Answering my own question here...
It appears that, in an average tree at least, some 90% of the bio mass is
derived from oxygen and carbon in the air. I would guess that if you
weighed a healthy plant, around 90% of that weight would be water, but after
removing the water, the remainder - the actual structural parts - would be
primarily derived from elements in the air.
I had no idea it was that much. That's fascinating! I'm going to start
fermenting my beer next to my plants. See what a little more CO2 does. :-)
Let's think about that from the perspective of the underlying chemistry.
When we talk about water we
describe a molecule of two hydrogen atoms and one oxygen atom. But these
words refer to atoms, not the
energy which bonds the atoms together. Wood is mainly a carbohydrate called
formula, C6 H10 O5). Compare the mass of these atoms: carbon is about 12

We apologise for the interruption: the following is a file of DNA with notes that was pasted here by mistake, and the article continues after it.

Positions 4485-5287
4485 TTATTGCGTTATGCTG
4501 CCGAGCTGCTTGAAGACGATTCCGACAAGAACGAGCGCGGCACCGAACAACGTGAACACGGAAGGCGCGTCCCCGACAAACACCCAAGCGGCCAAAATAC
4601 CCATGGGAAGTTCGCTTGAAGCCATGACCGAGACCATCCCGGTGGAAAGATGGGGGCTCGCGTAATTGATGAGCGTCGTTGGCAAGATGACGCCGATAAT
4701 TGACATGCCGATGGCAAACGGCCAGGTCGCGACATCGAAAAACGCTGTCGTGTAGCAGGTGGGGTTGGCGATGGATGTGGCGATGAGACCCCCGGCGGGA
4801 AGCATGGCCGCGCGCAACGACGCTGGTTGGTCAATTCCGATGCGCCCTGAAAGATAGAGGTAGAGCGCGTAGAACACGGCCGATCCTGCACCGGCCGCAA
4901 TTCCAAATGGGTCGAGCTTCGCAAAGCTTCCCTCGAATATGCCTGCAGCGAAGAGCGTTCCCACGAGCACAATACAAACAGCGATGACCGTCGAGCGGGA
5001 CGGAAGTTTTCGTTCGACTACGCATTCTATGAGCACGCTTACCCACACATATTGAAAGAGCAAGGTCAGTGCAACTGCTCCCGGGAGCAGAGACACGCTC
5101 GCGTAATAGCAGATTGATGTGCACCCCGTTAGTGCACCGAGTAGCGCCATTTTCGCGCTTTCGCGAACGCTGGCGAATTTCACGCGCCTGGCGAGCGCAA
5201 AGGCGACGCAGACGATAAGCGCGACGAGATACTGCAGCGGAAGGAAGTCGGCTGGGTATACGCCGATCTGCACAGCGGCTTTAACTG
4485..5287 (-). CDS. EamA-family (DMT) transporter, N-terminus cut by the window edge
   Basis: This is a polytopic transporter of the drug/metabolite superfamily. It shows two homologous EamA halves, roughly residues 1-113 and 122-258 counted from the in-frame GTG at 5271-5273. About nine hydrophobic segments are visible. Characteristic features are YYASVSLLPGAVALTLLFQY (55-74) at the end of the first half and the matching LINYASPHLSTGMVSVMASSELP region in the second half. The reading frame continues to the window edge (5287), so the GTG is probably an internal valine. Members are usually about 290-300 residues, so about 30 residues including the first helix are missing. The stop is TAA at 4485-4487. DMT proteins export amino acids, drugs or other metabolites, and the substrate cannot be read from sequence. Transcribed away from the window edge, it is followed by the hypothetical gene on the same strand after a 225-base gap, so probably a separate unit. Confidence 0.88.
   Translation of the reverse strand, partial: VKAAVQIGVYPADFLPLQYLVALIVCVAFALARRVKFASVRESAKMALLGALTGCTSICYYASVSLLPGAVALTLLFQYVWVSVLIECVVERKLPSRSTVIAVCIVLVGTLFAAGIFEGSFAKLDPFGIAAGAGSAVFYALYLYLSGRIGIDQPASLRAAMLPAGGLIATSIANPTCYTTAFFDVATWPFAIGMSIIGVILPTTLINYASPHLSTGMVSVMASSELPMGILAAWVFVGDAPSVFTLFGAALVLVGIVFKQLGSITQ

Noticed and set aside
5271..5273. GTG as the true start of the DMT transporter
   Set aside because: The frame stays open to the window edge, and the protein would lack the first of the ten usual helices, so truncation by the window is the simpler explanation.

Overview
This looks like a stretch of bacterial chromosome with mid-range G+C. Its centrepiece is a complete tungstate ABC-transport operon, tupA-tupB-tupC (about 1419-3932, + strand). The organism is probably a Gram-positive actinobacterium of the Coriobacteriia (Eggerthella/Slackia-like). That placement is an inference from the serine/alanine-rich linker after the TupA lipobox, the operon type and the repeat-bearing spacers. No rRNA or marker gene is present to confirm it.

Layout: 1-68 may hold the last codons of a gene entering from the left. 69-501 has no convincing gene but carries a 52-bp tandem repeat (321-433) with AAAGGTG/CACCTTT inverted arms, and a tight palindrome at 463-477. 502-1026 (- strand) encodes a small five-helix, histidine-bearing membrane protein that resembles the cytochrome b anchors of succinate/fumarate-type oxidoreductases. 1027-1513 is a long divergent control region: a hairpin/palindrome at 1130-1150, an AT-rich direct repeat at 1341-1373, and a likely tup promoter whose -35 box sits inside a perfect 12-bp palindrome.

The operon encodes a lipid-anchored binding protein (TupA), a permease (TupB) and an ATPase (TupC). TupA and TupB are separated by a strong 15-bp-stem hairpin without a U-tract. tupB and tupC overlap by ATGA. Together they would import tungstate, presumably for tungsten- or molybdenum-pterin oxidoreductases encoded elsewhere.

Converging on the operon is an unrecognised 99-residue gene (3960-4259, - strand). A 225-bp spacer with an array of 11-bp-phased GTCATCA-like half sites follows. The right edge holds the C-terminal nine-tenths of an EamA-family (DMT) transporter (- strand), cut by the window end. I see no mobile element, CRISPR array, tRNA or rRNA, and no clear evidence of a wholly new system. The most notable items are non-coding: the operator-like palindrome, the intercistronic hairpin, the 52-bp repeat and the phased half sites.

mass units, oxygen about 16,
and hydrogen about 1. Thus carbon and oxygen contribute 72 (6 x 12 for the
carbon) plus 80 (5 x 16 for
the oxygen) mass units while hydrogen contributes only 10 (10 x 1) units.
Thus carbon and oxygen make
up 152/162 of the cellulose molecule by mass. And experiments using tagged
markers have shown that
this oxygen comes from the carbon dioxide molecule not from the water
molecule. The carbon is not
entering the plant in minerals, or in the water, but rather from the air.
Carbon dioxide enters plant leaves as a gas. It is combined with hydrogen
from water to produce
carbohydrates. In this process of photosynthesis, oxygen gas is produced as
a by-product of the reaction.
If wood is mostly carbon and oxygen, then wood comes mainly from air! That
rather unexpected point
should get students attention: the mightiest redwood, or rainforest giant,
is made mostly of elements
derived from air. These first two Activities use something readily
available, a pencil, and something less
easy to obtain--dry ice--to show students how carbon behaves as it changes
from a solid to a gas.